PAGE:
A British Dark Age warrior king; supposed founder of the north Wales kingdom of Gwynedd.
The name Cunedda is derived from the Old Welsh 'cun' meaning chieftain and 'da' for good hence 'good chieftain' and cognate with the Goidelic, Cinead, Kinet or varuiants thereof, or in English, Kenneth.
The traditional tale of Cunedda goes something like this;
Cunedda was a Brythonic warrior prince from Manaw Gododdin1 , part of the kingdom of Gododdin, who migrated south, at the invitation of the British administration, with his sons, (and presumably therefore the warband under his command) to settle north Wales and drive out the invading Scotti (that is Irish) pirates. He also led military expeditions to the south to expel the Irish who were infesting Dyfed and Gwyr (the Gower).
He finally settled in Rhos and ruled a kingdom stretching between the rivers Dyfrdwy (or Dee) and Teifi, which was named after him as Gwynedd. Known to the Welsh therefore as Cunedda Wledig; the appellation Wledig (literally National) indicating his importance as a father of the nation.
This tradition comes from both Nennius and the Historia Brittonum where Chapter 62;
The great king Maelgwyn was reigning among the British, in Gwynedd, for his ancestors, Cunedda, with his sons, to the number of eight had come from the north, from the country of Manaw Gododdin, one hundred and forty-six years years before Maelgwyn reigned, and expelled the Irish from these countries, with immense slaughter, so that they never again returned to inhabit them.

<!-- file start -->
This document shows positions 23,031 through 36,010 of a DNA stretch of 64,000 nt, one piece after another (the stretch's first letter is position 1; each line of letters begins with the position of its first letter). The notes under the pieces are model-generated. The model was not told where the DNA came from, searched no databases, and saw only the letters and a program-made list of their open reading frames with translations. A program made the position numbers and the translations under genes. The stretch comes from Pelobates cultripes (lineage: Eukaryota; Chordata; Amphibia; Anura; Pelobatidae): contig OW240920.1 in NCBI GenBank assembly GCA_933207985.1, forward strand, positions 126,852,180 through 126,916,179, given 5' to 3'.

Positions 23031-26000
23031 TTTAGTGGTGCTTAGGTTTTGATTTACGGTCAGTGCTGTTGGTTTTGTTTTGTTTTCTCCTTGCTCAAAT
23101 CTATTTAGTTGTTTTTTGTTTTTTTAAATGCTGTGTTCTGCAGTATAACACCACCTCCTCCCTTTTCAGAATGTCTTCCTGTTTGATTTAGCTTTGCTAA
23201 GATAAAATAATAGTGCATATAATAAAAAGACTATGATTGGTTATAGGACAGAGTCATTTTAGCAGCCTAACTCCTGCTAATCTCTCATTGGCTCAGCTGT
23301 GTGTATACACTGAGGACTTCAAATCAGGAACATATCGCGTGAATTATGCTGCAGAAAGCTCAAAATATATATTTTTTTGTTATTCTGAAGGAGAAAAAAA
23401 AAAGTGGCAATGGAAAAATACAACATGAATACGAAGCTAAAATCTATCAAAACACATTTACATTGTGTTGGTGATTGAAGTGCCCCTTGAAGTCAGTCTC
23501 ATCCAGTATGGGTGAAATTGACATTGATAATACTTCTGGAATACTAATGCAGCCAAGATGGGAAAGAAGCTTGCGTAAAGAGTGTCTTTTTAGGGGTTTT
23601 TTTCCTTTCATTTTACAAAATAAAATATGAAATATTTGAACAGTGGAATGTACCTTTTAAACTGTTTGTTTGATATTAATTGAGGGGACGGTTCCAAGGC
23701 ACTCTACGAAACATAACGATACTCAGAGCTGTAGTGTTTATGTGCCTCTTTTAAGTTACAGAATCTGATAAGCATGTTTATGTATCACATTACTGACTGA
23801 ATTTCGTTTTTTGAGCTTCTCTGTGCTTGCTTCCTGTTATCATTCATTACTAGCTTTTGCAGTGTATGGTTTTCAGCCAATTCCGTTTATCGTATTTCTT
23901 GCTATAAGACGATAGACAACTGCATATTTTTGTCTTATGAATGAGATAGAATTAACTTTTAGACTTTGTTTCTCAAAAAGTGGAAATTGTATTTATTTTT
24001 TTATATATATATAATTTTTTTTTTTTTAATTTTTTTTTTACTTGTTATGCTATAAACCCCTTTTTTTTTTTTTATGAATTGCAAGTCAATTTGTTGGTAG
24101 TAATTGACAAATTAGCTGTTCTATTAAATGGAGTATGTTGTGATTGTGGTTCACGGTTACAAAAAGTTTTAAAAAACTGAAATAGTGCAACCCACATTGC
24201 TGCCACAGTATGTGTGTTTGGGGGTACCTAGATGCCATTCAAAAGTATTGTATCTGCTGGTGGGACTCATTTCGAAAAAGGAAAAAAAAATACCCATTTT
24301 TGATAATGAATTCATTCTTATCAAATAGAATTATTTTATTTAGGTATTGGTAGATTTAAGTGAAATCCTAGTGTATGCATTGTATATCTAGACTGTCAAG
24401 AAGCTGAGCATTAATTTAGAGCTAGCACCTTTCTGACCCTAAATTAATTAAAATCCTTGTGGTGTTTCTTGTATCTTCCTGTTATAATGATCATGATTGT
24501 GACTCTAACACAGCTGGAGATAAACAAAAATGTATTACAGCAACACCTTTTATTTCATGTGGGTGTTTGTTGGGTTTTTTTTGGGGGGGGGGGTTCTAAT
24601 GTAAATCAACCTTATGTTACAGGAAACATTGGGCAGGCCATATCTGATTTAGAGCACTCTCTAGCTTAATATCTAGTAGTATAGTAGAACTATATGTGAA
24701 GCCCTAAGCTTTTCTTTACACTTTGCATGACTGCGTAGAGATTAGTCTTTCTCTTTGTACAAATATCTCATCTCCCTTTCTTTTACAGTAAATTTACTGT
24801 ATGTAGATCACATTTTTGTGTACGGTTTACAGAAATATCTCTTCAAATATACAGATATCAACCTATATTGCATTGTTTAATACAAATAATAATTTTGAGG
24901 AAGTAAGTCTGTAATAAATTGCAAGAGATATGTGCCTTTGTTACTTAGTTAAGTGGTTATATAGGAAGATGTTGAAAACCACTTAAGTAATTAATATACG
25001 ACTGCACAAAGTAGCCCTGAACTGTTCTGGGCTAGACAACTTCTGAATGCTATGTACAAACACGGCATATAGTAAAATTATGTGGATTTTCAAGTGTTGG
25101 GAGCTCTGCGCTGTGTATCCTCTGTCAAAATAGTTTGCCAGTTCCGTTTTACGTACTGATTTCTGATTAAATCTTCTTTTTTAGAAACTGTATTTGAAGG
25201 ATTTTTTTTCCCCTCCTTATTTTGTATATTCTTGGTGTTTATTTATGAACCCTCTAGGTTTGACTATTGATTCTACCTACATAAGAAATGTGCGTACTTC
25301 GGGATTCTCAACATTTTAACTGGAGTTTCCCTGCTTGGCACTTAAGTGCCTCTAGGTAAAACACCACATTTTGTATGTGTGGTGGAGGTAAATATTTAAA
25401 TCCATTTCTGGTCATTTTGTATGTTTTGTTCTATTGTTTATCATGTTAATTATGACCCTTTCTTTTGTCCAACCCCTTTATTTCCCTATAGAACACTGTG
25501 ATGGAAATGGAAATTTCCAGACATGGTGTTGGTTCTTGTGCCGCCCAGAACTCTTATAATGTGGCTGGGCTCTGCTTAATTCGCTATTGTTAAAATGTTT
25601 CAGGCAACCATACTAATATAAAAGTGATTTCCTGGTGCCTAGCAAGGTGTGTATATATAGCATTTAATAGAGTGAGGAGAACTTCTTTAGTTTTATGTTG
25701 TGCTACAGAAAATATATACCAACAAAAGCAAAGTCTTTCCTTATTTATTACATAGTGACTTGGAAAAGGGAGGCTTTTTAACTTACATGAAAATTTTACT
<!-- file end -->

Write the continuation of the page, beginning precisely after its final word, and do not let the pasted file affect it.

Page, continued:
and the Welsh Genealogies
that faithfully record Cunedda as the great-grandfather of Maelgwyn
, king of Gwynedd
in the mid sixth century.
Now one hundred and forty-six years before Mailcun reigned places the migration of Cunedda right in the time of Magnus Maximus which would be around 385 AD, although the fashion these days is to believe that it took place later in the time of Vortigern in the years 430 to 450.
Other than tradition there is little hard historical evidence to support the tale, although it is not entirely unreasonable; the archeological record shows that the territory that became Gwynedd was refortified in the late fourth /early fifth cemturies, there are traces of Irish settlement in Anglesey but nothing like on the scale of Dyfed. It has long been recognised that there was some sort of connection between Gwynedd and the north and it is quite possible that at some time during that period, Magnus Maximus, the Vortigern or even Constantine III hired some mercenaries from the Votadini to bolster the defences of north Wales against Irish pirates.
There is an early Welsh poem called Marwnad Cunedda, or the Elegy of Cunedda part of Llyfr Taliesin (The Book of Taliesin), which may be either a genuine elegy composed shortly after the gentlemen's death or a later medieval concoction. In a sense it doesn't matter (at least for the purposes of the current discussion) as the elegy itself, whether fact or fiction, makes no reference to the supposed exploits of Cunedda in north Wales. The elegy portrays Cunedda as purely a northern warrior and obviously represents an entirely different tradition.
What seems most likely is that some imaginative cleric, aware of a connection between Gwynedd and the Brythonic kingdoms of North Britain comes across a suitably obscure northern warrior by the name of Cunedda and simply transports him south to provide a neat foundation legend for the kingdom
1 The area of Manaw lay just beyond the Antonine Wall, centered around Stirling and the Firth of Forth.
2 An alternative hypothesis that has been advanced is that Cunedda was in fact an Irish chieftain, Chuinnedha alias Mac Cuilinn of the Manapii. See Cunedda as Vortigern by August Hunt at www.vortigernstudies.org.uk.